DADE CITY — This is all John Gorrie's fault.
Nearly 160 years ago, the Florida physician invented a novel contraption that is now commonplace in most freezers, convenience stores and restaurants.
The ice machine.
Frozen water, once a luxury shipped down from Northern lakes for the Southern elite, would eventually be made available to everyone, thanks to Gorrie. He is known as the father of refrigeration, the granddaddy of air-conditioning.
But his invention has started a war between a group of men who want to be the ultimate ice provider for the 7,000 people of Dade City.
• • •
Jim Guedry, 54, made his name in the citrus business and now owns more property than he can count in Dade City.
On one lot, Guedry runs a check-cashing business and a liquor store where 8 pounds of frozen water, which cost him hardly more than a quarter, goes for $1.49.
"Our biggest seller," Guedry said, "is ice."
The original ice machine — which repeatedly compressed and released air to draw the heat out of water — never made John Gorrie any money. But now ice is big business, a must for vendors of any liquid sold in packs of six or 12. Keep your drink prices competitive and the ice cheap, they say, and the customers will roll right in.
The Scharber family saw an opportunity.
In 2008, Bill Scharber, a general contractor with free time on his hands after the housing market crashed, started Gulf Coast Ice with his sons, Jarrod and Blake, a lawyer and recent business grad, respectively.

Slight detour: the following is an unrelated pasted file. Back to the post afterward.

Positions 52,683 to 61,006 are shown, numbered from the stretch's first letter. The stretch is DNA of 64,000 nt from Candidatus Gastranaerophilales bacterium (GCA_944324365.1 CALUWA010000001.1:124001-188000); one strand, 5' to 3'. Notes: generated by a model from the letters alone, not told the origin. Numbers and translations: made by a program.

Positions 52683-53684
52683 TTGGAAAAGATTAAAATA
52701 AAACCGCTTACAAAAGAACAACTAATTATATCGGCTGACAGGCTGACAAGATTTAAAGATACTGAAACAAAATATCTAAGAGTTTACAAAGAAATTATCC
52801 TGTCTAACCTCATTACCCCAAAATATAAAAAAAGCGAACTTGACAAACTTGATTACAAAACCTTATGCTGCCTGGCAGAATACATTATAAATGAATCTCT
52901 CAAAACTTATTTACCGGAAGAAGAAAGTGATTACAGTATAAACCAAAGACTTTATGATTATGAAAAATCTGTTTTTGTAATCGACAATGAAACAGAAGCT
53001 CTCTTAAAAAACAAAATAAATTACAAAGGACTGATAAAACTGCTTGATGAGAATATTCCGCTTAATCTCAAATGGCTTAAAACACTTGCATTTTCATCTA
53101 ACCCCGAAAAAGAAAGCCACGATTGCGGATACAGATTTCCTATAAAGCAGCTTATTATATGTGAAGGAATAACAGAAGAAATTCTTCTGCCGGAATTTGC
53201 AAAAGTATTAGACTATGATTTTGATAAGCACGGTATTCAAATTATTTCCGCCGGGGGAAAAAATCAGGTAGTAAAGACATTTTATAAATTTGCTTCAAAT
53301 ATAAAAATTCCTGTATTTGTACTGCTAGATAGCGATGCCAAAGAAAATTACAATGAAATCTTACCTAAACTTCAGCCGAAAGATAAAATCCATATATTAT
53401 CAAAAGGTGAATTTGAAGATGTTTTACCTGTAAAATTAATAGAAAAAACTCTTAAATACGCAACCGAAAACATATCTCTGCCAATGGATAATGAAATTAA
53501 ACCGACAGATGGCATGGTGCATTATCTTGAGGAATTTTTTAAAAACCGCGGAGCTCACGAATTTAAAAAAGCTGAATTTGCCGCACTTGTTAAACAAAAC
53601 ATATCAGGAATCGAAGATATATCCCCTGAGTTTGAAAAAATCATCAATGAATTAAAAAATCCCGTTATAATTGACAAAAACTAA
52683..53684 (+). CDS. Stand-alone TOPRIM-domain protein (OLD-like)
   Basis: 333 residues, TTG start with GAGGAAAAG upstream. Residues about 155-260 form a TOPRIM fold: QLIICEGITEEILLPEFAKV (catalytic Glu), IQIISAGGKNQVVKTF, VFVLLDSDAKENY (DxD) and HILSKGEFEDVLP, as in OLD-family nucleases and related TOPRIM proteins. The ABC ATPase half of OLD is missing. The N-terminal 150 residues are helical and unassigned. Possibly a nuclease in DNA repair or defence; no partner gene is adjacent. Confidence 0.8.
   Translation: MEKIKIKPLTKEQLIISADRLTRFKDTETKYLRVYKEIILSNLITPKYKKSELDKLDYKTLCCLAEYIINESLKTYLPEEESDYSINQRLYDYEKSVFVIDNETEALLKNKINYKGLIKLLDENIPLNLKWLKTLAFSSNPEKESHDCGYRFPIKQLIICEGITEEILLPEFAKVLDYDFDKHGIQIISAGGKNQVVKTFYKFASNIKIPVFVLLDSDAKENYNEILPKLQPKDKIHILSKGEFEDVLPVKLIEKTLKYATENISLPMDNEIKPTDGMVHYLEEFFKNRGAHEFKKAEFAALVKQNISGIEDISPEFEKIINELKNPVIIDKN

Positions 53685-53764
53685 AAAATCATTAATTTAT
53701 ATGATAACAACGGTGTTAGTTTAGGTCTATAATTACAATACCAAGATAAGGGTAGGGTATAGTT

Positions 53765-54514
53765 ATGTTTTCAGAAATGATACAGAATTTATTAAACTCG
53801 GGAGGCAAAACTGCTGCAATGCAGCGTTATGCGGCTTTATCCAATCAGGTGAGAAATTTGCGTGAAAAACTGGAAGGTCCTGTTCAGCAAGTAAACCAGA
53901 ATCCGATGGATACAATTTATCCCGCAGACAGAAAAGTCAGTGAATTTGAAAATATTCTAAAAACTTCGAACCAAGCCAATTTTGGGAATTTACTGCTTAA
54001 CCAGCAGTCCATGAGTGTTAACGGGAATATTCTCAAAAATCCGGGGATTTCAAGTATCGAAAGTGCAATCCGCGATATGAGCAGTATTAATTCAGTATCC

Their family has been in the area for generations. Scharber Road in nearby San Antonio? That's them.
They had little trouble finding local businesses that would rent them outdoor space to build their freestanding 8.5- by 20-foot ice vending machines.
At the seven Gulf Coast Ice locations in Pasco, Hernando and Citrus counties, customers can fill their coolers with 20 pounds of bulk ice for $1.50, or buy 16 pounds of bagged ice for the same price.
Patti Thibodeaux drives 20 minutes round trip, twice a week, from Wesley Chapel to San Antonio to buy three 16-pound bags of frozen water for the coolers at her son's baseball practice.
"You just can't beat the price," she said.
In fall 2008, the Scharbers found the perfect location for their latest machine, in north Dade City, near Guedry's Dade City Liquors and the Check Man.
"I find a check-cashing place next to a liquor store," explained Jarrod Scharber, 28. "I want to be here."
Here's where it starts to get dicey. The Scharbers said they approached Guedry about placing a machine in his parking lot, but were denied by his assistant. Guedry said he doesn't have an assistant and would have welcomed the business partnership.
Either way, the Scharbers took their modern version of Gorrie's invention and went next door.
• • •
Soon after his new neighbors moved in May 21, Guedry appeared in City Hall, complaining the ice machine blocked the view of his store from northbound traffic on Seventh Street, the main drag through town. He was told the ice kiosk was within code.